Great reviews propelled reboot X-Men: First Class to a solid if not stellar $56 million opening. Anthony D’Alessandro explains why.
Fox’s X-Men: First Class easily aced its weekend course in box office math by absorbing a solid $56 million into Fox’s coffers.
Yes, that’s not as high as the other X-Men films, but keep in mind that X-Men: First Class is a complete reboot with a fresh cast, and such titles often bow at a decent, non-record breaking figure, and wind up their runs with a three to four domestic multiple: see Casino Royale ($40.8 million opening, $167.4 million), Batman Begins ($48.7 million, $205.3 million) and Star Trek ($75.2 million, $257.7 million). The opening for X-Men: First Class is one that any studio would envy, particularly for a tentpole budgeted at $160 million. X-Men: First Class’ returns are further evidence that the B.O. summer market remains vigorous, especially with this weekend’s $158 million-plus besting the year ago frame of $128.8 million by 23%.
Top Ten Chart, X-Men review links, trailer below.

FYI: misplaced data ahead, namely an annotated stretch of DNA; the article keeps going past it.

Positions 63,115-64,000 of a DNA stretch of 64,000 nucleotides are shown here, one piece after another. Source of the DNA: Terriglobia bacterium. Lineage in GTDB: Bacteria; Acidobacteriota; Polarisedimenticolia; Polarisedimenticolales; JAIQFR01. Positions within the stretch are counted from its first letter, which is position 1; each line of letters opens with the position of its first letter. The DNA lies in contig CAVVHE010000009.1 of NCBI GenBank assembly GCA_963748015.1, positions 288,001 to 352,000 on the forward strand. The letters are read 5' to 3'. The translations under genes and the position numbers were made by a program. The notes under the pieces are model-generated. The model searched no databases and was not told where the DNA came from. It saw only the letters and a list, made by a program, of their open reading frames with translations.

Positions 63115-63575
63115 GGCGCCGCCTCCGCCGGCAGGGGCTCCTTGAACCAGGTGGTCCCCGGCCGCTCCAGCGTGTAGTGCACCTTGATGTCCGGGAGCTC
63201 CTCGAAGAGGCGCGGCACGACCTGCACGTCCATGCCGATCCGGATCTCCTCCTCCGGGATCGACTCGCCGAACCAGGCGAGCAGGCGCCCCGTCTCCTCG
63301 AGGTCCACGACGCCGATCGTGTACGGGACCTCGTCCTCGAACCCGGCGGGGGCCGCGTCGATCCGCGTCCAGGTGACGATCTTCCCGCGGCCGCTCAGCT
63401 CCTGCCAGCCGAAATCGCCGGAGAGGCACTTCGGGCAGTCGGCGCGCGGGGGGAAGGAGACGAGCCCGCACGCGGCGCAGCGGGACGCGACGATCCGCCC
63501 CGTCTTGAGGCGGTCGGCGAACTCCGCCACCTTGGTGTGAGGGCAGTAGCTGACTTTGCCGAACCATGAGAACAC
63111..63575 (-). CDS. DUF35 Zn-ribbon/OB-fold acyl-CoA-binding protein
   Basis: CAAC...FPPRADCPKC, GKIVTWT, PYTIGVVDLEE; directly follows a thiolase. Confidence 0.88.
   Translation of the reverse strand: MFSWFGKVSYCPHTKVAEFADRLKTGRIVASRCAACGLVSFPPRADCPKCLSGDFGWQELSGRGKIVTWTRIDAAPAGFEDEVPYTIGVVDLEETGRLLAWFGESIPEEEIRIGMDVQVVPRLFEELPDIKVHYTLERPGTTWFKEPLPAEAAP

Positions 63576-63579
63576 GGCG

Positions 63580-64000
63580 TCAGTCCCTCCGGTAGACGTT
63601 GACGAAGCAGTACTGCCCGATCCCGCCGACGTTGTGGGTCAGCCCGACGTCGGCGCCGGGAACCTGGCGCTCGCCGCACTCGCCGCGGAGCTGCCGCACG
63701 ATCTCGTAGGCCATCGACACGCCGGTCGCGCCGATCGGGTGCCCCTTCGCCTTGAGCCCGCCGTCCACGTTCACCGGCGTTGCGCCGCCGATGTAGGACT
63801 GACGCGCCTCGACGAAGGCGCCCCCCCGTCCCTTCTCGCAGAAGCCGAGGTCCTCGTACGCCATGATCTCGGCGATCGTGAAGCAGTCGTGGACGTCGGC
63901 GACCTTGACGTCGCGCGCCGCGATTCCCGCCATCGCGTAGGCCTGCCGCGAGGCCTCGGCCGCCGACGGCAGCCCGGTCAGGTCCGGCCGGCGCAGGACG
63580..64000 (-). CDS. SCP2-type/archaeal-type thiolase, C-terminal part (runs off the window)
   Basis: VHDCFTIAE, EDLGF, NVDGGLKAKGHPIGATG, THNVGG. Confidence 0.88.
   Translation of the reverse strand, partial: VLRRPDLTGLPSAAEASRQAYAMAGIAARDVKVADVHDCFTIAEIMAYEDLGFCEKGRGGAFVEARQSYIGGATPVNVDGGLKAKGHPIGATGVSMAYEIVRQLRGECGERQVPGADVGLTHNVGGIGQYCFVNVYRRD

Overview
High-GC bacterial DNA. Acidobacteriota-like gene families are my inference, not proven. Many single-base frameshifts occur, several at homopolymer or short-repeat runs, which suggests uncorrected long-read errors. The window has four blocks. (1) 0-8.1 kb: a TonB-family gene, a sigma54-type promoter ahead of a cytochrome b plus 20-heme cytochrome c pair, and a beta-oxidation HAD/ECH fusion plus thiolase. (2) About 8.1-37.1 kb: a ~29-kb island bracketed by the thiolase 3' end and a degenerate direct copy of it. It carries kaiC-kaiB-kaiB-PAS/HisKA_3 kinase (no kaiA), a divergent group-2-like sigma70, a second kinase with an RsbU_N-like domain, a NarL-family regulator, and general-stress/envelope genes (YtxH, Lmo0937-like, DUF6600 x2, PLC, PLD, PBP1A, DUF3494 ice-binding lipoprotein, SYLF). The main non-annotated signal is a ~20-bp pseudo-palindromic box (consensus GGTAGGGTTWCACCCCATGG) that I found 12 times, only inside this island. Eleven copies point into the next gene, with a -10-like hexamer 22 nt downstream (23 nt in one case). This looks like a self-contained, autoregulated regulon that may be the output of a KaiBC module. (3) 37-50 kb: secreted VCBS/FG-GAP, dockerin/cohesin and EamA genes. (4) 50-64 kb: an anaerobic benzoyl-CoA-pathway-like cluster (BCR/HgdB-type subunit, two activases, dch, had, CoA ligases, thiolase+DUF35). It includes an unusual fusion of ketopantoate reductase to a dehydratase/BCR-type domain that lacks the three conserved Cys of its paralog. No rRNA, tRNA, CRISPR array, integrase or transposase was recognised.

However, Hollywood has become somewhat spoiled by routine $80 million-plus domestic openings on superhero films. With Thor’s just-OK bow of $65.7 million and X-Men: First Class’ ranking fourth-best in its series (X-Men: The Last Stand owns the record first frame of $102.8 million), is the superhero genre getting moth holes in its cape? Globally speaking, no. Paramount’s Thor currently stands at an estimated $427 million, having already outstripped the worldwide returns of Batman Begins ($372.7 million) and any single Fantastic Four or Hulk title.
X-Men: First Class worldwide bow stands at $120 million, $64 million of which came from 75 territories. Typically, X-Men films, except for Wolverine, take in slightly less than domestic in the end, but X-Men: First Class exceeded domestic in its first frame.